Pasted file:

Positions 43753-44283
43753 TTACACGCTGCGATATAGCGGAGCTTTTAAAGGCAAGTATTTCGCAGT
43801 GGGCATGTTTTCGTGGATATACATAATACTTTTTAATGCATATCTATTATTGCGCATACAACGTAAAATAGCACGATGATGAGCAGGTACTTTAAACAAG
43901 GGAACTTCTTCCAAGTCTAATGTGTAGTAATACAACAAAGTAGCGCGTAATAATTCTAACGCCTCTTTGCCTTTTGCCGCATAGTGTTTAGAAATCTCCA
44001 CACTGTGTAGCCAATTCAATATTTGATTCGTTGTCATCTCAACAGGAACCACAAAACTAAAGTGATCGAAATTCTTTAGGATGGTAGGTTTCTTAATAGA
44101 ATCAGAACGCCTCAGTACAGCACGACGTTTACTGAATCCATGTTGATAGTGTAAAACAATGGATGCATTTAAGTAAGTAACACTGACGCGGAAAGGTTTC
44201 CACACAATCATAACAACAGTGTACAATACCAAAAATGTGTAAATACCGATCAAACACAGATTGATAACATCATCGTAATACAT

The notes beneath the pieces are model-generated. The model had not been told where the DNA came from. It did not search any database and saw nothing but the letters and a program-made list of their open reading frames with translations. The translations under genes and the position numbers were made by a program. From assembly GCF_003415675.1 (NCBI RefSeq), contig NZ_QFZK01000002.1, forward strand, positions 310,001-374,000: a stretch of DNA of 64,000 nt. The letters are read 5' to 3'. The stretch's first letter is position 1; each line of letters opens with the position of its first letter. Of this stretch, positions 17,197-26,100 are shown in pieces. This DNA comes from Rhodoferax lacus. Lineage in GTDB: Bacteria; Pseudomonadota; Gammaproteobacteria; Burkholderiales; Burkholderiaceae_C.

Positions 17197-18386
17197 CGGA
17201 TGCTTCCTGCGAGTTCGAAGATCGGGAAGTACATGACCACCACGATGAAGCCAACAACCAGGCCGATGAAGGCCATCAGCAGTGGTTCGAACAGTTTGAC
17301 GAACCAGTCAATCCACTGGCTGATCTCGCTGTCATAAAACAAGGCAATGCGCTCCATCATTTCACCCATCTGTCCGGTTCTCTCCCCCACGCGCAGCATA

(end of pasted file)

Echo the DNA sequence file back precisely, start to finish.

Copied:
Positions 43753-44283
43753 TTACACGCTGCGATATAGCGGAGCTTTTAAAGGCAAGTATTTCGCAGT
43801 GGGCATGTTTTCGTGGATATACATAATACTTTTTAATGCATATCTATTATTGCGCATACAACGTAAAATAGCACGATGATGAGCAGGTACTTTAAACAAG
43901 GGAACTTCTTCCAAGTCTAATGTGTAGTAATACAACAAAGTAGCGCGTAATAATTCTAACGCCTCTTTGCCTTTTGCCGCATAGTGTTTAGAAATCTCCA
44001 CACTGTGTAGCCAATTCAATATTTGATTCGTTGTCATCTCAACAGGAACCACAAAACTAAAGTGATCGAAATTCTTTAGGATGGTAGGTTTCTTAATAGA
44101 ATCAGAACGCCTCAGTACAGCACGACGTTTACTGAATCCATGTTGATAGTGTAAAACAATGGATGCATTTAAGTAAGTAACACTGACGCGGAAAGGTTTC
44201 CACACAATCATAACAACAGTGTACAATACCAAAAATGTGTAAATACCGATCAAACACAGATTGATAACATCATCGTAATACAT

The notes beneath the pieces are model-generated. The model had not been told where the DNA came from. It did not search any database and saw nothing but the letters and a program-made list of their open reading frames with translations. The translations under genes and the position numbers were made by a program. From assembly GCF_003415675.1 (NCBI RefSeq), contig NZ_QFZK01000002.1, forward strand, positions 310,001-374,000: a stretch of DNA of 64,000 nt. The letters are read 5' to 3'. The stretch's first letter is position 1; each line of letters opens with the position of its first letter. Of this stretch, positions 17,197-26,100 are shown in pieces. This DNA comes from Rhodoferax lacus. Lineage in GTDB: Bacteria; Pseudomonadota; Gammaproteobacteria; Burkholderiales; Burkholderiaceae_C.

Positions 17197-18386
17197 CGGA
17201 TGCTTCCTGCGAGTTCGAAGATCGGGAAGTACATGACCACCACGATGAAGCCAACAACCAGGCCGATGAAGGCCATCAGCAGTGGTTCGAACAGTTTGAC
17301 GAACCAGTCAATCCACTGGCTGATCTCGCTGTCATAAAACAAGGCAATGCGCTCCATCATTTCACCCATCTGTCCGGTTCTCTCCCCCACGCGCAGCATA